The use of heat pumps for the heating and cooling of the Commonwealth Building, initiated in 1948, was a pioneering achievement in the western hemisphere. The theoretical conception of the heat pump was described in a neglected book, published in 1824 and written by a young French army officer, Sadi Carnot. Its practical application on a large scale is attributable to designers J. Donald Kroeker and Ray C. Chewning, building engineer Charles E. Graham, and architect Pietro Belluschi.

YearAdded:
1980
Image Credit: 1940s postcard featuring the new Commonwealth (Equitable) Building in Portland, OR.Image Caption: Commonwealth Building Heat PumpEra_date_from: 1948
Society: ASMEMain Category: Mechanical, ElectricSub Category: SteamEra: 1910-1919DateCreated: 1918108 E Wells StreetMilwaukeeState: WIZip: 53202Country: USAWebsite: http://www.asme.org/about-asme/history/landmarks/topics-a-l/electric-power-production-steam/-42-east-wells-%28onieda%29-street-power-plant-%281918%29, http://sections.asme.org/milwaukee/history/4-pulverizedcoal.htmlCreator: Esser, Herman, Anderson, John
Formerly known as the Oneida Street Power Plant, this plant served from 1918 to 1920 as the pilot plant in the United States for the development and use of finely pulverized coal firing in the boilers of steam-electric power plants. The results of the Oneida experiences were major changes in boiler design and lower costs of power generation. Following the early years of central station electric development, experiments at Onieda Street resolved persisting inefficiencies at a time when coal was increasingly expensive and of poorer quality.
YearAdded:
1980
Image Credit: Image source:
Wisconsin Historical Society
Image Caption: East Wells Onieda Street Power PlantEra_date_from: 1918
Society: ASMEMain Category: MechanicalSub Category: Biomedical EngineeringEra: 1950-1959DateCreated: 1957Capen HallBuffaloState: NYZip: 14228Country: USAWebsite: http://www.asme.org/about-asme/history/landmarks/topics-a-l/biomedical-engineering/-55-blood-heat-exchanger-%281957%29, http://files.asme.org/ASMEORG/Communities/History/Landmarks/5505.pdfCreator: Brown Jr., Ivan , Emmons, W.D.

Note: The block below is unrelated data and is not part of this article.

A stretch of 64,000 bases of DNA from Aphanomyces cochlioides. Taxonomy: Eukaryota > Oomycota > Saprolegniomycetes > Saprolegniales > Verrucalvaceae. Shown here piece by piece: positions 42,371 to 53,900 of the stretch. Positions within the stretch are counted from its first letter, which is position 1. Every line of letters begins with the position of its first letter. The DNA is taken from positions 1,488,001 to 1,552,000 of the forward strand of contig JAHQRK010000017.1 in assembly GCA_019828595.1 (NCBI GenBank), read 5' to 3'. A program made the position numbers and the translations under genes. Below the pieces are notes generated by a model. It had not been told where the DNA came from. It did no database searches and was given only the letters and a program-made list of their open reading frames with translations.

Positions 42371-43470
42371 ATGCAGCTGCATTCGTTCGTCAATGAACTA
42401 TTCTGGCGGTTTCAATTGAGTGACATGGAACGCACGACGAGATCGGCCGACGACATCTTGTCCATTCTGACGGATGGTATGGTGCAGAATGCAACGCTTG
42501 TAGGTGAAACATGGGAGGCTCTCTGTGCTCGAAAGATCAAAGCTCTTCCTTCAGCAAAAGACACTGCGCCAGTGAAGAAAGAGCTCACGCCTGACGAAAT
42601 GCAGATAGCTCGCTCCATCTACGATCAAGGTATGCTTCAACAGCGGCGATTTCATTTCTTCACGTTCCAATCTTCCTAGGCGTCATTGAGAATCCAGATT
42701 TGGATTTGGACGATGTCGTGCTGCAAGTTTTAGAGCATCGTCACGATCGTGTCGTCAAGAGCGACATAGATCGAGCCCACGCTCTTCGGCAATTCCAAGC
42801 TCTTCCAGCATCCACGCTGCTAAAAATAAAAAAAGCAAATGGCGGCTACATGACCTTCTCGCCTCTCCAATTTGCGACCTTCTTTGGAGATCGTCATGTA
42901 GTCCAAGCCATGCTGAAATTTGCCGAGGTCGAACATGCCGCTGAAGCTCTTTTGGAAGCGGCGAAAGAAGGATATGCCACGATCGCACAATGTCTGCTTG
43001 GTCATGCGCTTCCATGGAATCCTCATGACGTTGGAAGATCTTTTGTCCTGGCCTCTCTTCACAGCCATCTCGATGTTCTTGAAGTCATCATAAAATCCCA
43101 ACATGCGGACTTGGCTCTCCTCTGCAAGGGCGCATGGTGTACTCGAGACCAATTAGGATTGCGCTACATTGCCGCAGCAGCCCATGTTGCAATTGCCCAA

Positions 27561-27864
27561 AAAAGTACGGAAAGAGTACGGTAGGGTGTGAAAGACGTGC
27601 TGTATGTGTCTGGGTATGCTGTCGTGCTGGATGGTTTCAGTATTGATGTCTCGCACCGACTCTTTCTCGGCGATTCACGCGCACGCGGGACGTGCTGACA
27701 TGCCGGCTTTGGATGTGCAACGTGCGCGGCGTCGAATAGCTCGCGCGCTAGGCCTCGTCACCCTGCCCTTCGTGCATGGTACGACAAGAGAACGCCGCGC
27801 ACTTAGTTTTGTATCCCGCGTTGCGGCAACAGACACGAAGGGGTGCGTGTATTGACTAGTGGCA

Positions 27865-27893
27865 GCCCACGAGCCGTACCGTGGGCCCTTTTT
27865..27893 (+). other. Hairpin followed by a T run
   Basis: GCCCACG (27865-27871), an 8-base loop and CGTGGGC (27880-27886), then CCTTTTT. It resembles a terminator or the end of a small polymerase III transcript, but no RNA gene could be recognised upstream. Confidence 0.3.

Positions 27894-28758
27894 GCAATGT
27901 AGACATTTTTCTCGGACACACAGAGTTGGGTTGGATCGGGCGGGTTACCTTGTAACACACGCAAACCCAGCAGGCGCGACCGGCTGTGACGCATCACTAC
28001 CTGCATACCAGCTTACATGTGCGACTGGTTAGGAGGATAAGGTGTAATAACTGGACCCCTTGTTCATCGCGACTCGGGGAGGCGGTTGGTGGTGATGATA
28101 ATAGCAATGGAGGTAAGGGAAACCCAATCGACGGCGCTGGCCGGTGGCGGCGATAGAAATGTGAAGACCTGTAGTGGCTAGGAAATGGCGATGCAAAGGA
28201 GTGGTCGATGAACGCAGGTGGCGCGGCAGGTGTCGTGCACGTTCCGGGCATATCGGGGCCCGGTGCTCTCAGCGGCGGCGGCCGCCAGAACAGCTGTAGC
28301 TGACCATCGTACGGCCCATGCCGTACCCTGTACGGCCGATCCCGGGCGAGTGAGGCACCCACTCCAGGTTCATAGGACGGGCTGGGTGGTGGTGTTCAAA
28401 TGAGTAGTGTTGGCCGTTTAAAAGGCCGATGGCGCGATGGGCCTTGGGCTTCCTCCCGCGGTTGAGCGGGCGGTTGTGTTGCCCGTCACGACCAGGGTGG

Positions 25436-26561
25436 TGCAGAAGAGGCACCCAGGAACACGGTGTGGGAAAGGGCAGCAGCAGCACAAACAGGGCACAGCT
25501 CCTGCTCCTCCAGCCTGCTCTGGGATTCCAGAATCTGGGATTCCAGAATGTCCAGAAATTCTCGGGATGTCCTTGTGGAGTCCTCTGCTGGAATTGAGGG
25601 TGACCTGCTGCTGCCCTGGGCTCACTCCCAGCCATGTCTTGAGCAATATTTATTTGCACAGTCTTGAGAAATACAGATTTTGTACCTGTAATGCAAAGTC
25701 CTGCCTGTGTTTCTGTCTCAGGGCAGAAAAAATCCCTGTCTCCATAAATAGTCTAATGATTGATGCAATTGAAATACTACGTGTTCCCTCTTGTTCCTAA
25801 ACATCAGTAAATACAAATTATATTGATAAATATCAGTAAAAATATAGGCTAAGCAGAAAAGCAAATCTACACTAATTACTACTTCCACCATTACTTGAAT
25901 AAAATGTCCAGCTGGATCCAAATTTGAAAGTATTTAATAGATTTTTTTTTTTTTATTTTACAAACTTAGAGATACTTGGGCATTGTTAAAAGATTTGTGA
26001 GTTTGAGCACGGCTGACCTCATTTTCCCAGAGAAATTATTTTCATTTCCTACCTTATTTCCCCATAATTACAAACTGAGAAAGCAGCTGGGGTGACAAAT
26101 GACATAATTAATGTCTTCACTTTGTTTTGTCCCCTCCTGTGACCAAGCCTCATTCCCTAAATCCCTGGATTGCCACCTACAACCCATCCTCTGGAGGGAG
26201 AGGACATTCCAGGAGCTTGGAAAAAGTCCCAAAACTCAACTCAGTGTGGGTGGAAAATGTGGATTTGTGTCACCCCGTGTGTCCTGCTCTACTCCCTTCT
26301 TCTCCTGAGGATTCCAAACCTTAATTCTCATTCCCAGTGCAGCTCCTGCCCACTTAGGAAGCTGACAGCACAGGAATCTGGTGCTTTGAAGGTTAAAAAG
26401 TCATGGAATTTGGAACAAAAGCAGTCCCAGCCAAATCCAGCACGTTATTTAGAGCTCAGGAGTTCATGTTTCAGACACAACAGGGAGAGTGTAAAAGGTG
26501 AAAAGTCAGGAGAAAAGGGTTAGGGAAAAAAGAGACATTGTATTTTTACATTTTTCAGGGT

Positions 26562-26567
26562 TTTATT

This is the first commercial, human-blood heat exchanger. Developed in 1957, it permitted a patient's body temperature to be safely and rapidly lowered during open heart surgery to any desired and precisely controlled hypothermic level, then during the conclusion of the operation rapidly rewarmed to normal. Prior to this, hypothermic surgery required hours of preoperative, hard-to-control, external emersion cooling and postoperative rewarming. Its design was a cooperative development between researchers at the Duke University Medical Center led by Dr. Ivan W.
YearAdded:
1980
Image Credit: Courtesy ASMEImage Caption: A disassembly of the Blood Heat ExchangerEra_date_from: 1957
Rocky River Pumped-storage Hydroelectric Plant
Society: ASMEMain Category: Electric, MechanicalSub Category: WaterEra: 1920-1929DateCreated: 1929Rocky River StationHartfordState: CTZip: 06101Country: USAWebsite: http://www.asme.org/about-asme/history/landmarks/topics-a-l/electric-power-production-water/-56-rocky-river-pumped-storage-hydroelectric-plant, https://www.asme.org/getmedia/1b393410-996b-4172-b5b7-628efc383e7d/56-Rocky-River-Hydroelectric-Station.aspxCreator: Connecticut Light & Power Company

The Connecticut Light & Power Company pioneered the use of pumped storage in the United States at this hydroelectric station. First operated in 1929, the Rocky River Plant had two reversible pumps that somewhat resemble large hydroelectric turbines. This permitted significant improvements in the system efficiency of the company's network of hydroelectric and thermal-electric power generating plants. Water is pumped uphill through a penstock and stored in Lake Candlewood.

YearAdded:
1980
Image Credit: Courtesy ASMEImage Caption: Rocky River Pumped-storage Hydroelectric PlantEra_date_from: 1929
Society: ASMEMain Category: Electric, MechanicalSub Category: SteamEra: 1890-1899DateCreated: 1891Henry Ford MuseumDearbornState: MIZip: 48124Country: USAWebsite: http://www.asme.org/about-asme/history/landmarks/topics-a-l/electric-power-production-steam/-49-marine-type-triple-expansion--engine-driven-dy, http://files.asme.org/ASMEORG/Communities/History/Landmarks/5537.pdfCreator: Vleck, John Van, Joy, David

This machine, which began operation on December 15, 1891, for the New York Edison Illuminating Company, represents the beginning of large-scale electric power generation in the United States. The generator was designed by chief engineer John Van Vleck, David Joy (known in England for his valve gear), and S. F. Prest.

YearAdded:
1980
Image Credit: Courtesy ASMEImage Caption: Engine-Driven DynamoEra_date_from: 1891
Subscribe to 1980

We hope you enjoyed this essay.

Please support this 70-year tradition of trusted historical writing and the volunteers that sustain it with a donation to American Heritage.

Donate

Stay informed - subscribe to our newsletter.
The subscriber's email address.